I want to talk about a kind of prayer that you likely think of when you think of praying. If your cynicism or disappointment or pain has contributed to your lack of willingness to keep praying, you probably are primarily framing prayer this way. We call it “intercession.” It literally means meeting, meeting with God, a bridge over a gap between persons. It’s the prayer we pray for others.
I prayed for you this week. At the end of my cell meeting, Amy led us to pray, and she mentioned everyone in the room and even those who weren’t there by name. I prayed this week for the School District of Philadelphia and the contract negotiations between the School Reform Commission and the Philadelphia Federation of Teachers. I prayed for City Council, and that they would hold a hearing for our land bank bill. I prayed for Syrians this week and for the looming conflict in the Middle East, I was praying for peace (and God heard me!). I prayed for people personally who were suffering that God would comfort them and heal them and shed light on them, too.
I believe that when I ask God to hear my prayer, He does hear it and He responds to me. I think God is moved by me and my praying. I think He cares about me and what I’m saying. I think he loves me and he wants to responds.
But of course, there’s always a discussion among Christians, or people who aren’t Christians (who I think pray too), about intercession. How does it work? If I ask for something, do I get it? Why does that work? What happens if it doesn’t work? What does that say about me? What does that say about God? And certainly, if God is unchanging—he if he the “unmoved mover” as Aristotle called Him—why am I trying to change Him? I don’t know anything, why am I trying to lead God. Shouldn’t it just be the other way around? And if you say it’s just about changing me, why am I bothering to change anyone else?
I love trying to work with these questions. They are good ones. They are relevant. They mean something. The people asking them mean something—and are often tormented by their mysterious answers. I think it’s important to try and answer the questions, because I want to encourage us to keep wondering, pondering, and journeying together. If we don’t allow people to ask the normal, human questions that anyone would ask when we’re talking about such a topic, then it’s no wonder people are losing their faith in Jesus altogether. Jesus-followers just gave them pre-packaged answers to deeply personal questions.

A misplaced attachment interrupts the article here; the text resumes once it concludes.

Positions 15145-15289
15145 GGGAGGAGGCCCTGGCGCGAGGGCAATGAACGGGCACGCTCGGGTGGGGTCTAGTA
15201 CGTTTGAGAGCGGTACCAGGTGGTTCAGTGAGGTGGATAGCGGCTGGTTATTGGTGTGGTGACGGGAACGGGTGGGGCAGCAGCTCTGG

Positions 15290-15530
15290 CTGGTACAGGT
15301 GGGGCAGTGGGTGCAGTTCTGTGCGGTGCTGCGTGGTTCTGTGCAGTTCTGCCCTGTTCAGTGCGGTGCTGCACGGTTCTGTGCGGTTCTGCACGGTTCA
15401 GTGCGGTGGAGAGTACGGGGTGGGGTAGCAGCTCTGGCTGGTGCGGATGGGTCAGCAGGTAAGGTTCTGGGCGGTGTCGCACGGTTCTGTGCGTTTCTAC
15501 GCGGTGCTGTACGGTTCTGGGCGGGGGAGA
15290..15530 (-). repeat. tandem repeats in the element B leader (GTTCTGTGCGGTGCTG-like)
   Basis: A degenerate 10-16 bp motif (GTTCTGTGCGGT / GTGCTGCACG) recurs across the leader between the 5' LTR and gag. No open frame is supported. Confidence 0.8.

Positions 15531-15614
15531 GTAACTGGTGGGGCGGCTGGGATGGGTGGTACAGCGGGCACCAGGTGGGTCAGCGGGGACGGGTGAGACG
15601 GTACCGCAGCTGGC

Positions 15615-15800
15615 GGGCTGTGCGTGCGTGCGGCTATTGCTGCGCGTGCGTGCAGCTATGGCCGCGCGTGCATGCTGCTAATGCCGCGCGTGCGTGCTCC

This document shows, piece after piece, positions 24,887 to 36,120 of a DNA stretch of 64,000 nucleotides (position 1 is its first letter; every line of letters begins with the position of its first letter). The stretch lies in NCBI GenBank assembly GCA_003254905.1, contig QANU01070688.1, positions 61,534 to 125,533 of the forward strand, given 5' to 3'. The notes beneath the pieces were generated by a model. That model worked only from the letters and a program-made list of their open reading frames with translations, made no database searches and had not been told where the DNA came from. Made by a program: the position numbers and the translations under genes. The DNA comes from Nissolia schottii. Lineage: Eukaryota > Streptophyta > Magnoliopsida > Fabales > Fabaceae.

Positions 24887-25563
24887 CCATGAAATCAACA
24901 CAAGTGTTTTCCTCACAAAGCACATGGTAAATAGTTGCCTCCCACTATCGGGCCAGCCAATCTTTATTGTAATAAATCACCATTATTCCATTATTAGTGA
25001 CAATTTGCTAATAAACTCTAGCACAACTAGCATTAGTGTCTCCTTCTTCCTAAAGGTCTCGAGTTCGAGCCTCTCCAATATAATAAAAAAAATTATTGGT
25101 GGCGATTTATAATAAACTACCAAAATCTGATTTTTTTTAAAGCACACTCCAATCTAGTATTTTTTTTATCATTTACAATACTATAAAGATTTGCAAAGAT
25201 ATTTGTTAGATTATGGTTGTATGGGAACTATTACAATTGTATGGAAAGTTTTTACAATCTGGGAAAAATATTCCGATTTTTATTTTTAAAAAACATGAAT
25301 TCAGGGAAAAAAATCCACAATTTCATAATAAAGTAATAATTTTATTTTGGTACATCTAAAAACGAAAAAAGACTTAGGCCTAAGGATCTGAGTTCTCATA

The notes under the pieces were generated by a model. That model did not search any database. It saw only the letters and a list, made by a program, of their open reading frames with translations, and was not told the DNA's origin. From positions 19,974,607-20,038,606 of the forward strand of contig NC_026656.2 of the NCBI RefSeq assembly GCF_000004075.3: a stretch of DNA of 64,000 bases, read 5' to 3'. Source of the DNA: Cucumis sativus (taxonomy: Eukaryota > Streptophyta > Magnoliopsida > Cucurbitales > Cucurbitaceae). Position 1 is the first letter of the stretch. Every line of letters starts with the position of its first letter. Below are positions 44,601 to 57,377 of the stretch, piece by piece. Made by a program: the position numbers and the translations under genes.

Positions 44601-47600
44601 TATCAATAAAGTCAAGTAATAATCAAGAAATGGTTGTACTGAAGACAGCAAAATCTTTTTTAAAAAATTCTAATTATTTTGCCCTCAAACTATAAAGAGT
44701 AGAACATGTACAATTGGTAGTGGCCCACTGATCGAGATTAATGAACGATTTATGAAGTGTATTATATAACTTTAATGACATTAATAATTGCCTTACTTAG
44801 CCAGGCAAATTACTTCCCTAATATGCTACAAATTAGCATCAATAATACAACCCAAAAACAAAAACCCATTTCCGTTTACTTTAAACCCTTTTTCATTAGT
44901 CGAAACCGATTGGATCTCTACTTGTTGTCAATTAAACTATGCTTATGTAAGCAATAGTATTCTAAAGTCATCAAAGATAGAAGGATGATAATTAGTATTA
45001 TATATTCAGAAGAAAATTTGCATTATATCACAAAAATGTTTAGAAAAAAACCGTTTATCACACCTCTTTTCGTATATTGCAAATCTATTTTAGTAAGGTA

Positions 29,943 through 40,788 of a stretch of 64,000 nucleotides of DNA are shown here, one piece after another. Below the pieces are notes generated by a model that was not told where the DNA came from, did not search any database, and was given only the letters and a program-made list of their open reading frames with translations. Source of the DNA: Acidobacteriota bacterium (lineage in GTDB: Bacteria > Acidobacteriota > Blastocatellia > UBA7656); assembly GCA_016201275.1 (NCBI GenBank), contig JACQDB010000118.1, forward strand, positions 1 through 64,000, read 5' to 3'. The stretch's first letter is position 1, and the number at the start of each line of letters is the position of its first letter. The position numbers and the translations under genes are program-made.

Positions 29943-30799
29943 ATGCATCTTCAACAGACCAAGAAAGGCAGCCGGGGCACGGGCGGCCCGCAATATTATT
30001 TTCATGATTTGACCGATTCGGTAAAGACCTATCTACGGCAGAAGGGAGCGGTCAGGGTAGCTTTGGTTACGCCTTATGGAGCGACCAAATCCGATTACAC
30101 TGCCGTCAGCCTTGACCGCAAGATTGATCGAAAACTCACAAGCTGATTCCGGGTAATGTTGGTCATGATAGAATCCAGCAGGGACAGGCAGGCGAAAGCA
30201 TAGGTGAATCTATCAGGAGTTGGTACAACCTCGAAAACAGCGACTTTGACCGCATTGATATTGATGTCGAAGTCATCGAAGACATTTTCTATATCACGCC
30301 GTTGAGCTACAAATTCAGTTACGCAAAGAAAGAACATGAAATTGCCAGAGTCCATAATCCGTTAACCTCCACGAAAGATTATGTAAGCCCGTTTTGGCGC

I like trying to answer these questions, like I said. But I don’t presume to have a successful answer. I suppose I don’t pray because I know how it works. When it comes to the mysteries of intercessory prayer, I don’t do it because I “get it.”
Prayer doesn’t work like the Apple Store did this week. I went made an appointment with one of their so-called geniuses, and went to the store, told them the problem with my phone, and they gave me a new one. I left with everything fixed. I think I’d keep praying if it were that easy and that predictable.
But I want to keep talking about it. I have two simple reasons why I keep praying for you and others each day. I’ll give you my first one today.
The first reason that I do it is because Jesus does it. I believe in interceding for you because Jesus does. I have a relationship with Jesus and I got into it through His work, and the work of his disciples—his disciples made it all the way to Pennsylvania and I started followed Him.
And so subsequently, I follow Jesus. I follow Jesus and try to the things He’s doing, instead of just making it up as I go along—like many people do. I suppose it’s simple enough for me: I pray for others, because Jesus did. And when I look to how Jesus does it, I learn too.
The truth is that I don’t know every metaphysical mystery in the world around me. But I start with what Jesus is doing and I try to follow Him—if that seems pedestrian or elementary, that’s probably because it is. But I’m going to start there—that’s the basis for my life.
Jesus prayed for Peter and he does right before Peter betrays him and denies him. He prays for Peter to keep his faith and to lead the other disciples and amazingly, it doesn’t seem to work the way that we thought it might.
Jesus then prays for those who crucified him. He’s praying for God to forgive them, and really, praying for them to ask God for forgiveness too.
And then he prays for us in the Farewell Discourse in this great prayer in John, he prays for future disciples (that’s us, again). He’s praying for destiny and eternity and the world redemption project. And if you look at us in Circle of Hope, you might then, well, that prayer ‘worked.’ On the other hand, if you look at lots of other places in the world, well, you might think, well it’s not so much. I think Jesus actually shows us how to pray for others here, and he is doing so, not just because it works like Apple Store does, but because it’s a relational complicated thing.
For me, the biggest example of Jesus praying is when Paul describes it in Romans. He is still interceding for us. He’s praying for God, whom he is apart and fully, to move in our lives. If you ponder that for a while, you might begin to approach the mystery of prayer. How the prayer itself isn’t done necessarily to get what we want, and even when Jesus prays, it doesn’t work out so mathematically. Institutions, agencies, nation-states, powers that be, and individuals are all free to make choices that they do, it seems to me, from the examples of Jesus. For me, it’s about praying that God keeps moving their lives. So that’s what I’m working with—if Jesus believes in it, I want to too.
Thanks to Rod for his inspiration and influence on this post.